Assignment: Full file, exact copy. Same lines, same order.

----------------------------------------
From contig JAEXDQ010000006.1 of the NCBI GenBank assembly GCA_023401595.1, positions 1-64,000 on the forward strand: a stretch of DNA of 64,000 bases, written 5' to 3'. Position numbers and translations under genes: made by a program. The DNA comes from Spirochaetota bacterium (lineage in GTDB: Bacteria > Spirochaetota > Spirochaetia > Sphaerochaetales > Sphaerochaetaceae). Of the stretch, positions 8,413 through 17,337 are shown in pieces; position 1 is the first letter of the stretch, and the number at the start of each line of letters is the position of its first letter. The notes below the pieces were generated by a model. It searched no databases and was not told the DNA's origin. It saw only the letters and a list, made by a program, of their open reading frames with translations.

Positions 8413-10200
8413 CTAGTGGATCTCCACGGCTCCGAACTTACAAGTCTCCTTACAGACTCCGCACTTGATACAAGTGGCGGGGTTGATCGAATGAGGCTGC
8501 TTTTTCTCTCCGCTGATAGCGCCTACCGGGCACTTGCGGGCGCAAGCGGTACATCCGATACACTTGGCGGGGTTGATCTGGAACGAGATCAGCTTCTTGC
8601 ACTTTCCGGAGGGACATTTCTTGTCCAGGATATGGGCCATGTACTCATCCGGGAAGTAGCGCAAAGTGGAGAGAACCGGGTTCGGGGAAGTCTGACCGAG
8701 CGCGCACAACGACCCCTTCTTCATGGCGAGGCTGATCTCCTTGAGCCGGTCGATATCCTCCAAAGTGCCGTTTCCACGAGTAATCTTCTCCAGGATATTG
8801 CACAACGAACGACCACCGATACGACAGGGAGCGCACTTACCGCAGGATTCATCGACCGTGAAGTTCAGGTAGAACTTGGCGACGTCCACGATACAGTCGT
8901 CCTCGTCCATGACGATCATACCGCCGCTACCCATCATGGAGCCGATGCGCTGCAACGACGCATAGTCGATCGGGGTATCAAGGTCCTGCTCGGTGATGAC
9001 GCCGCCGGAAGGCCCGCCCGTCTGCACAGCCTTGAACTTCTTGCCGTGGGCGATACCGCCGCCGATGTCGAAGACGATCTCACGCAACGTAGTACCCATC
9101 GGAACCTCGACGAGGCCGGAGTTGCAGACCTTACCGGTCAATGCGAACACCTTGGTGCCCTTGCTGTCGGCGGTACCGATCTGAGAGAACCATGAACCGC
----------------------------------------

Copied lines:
From contig JAEXDQ010000006.1 of the NCBI GenBank assembly GCA_023401595.1, positions 1-64,000 on the forward strand: a stretch of DNA of 64,000 bases, written 5' to 3'. Position numbers and translations under genes: made by a program. The DNA comes from Spirochaetota bacterium (lineage in GTDB: Bacteria > Spirochaetota > Spirochaetia > Sphaerochaetales > Sphaerochaetaceae). Of the stretch, positions 8,413 through 17,337 are shown in pieces; position 1 is the first letter of the stretch, and the number at the start of each line of letters is the position of its first letter. The notes below the pieces were generated by a model. It searched no databases and was not told the DNA's origin. It saw only the letters and a list, made by a program, of their open reading frames with translations.

Positions 8413-10200
8413 CTAGTGGATCTCCACGGCTCCGAACTTACAAGTCTCCTTACAGACTCCGCACTTGATACAAGTGGCGGGGTTGATCGAATGAGGCTGC
8501 TTTTTCTCTCCGCTGATAGCGCCTACCGGGCACTTGCGGGCGCAAGCGGTACATCCGATACACTTGGCGGGGTTGATCTGGAACGAGATCAGCTTCTTGC
8601 ACTTTCCGGAGGGACATTTCTTGTCCAGGATATGGGCCATGTACTCATCCGGGAAGTAGCGCAAAGTGGAGAGAACCGGGTTCGGGGAAGTCTGACCGAG
8701 CGCGCACAACGACCCCTTCTTCATGGCGAGGCTGATCTCCTTGAGCCGGTCGATATCCTCCAAAGTGCCGTTTCCACGAGTAATCTTCTCCAGGATATTG
8801 CACAACGAACGACCACCGATACGACAGGGAGCGCACTTACCGCAGGATTCATCGACCGTGAAGTTCAGGTAGAACTTGGCGACGTCCACGATACAGTCGT
8901 CCTCGTCCATGACGATCATACCGCCGCTACCCATCATGGAGCCGATGCGCTGCAACGACGCATAGTCGATCGGGGTATCAAGGTCCTGCTCGGTGATGAC
9001 GCCGCCGGAAGGCCCGCCCGTCTGCACAGCCTTGAACTTCTTGCCGTGGGCGATACCGCCGCCGATGTCGAAGACGATCTCACGCAACGTAGTACCCATC
9101 GGAACCTCGACGAGGCCGGAGTTGCAGACCTTACCGGTCAATGCGAACACCTTGGTGCCCTTGCTGTCGGCGGTACCGATCTGAGAGAACCATGAACCGC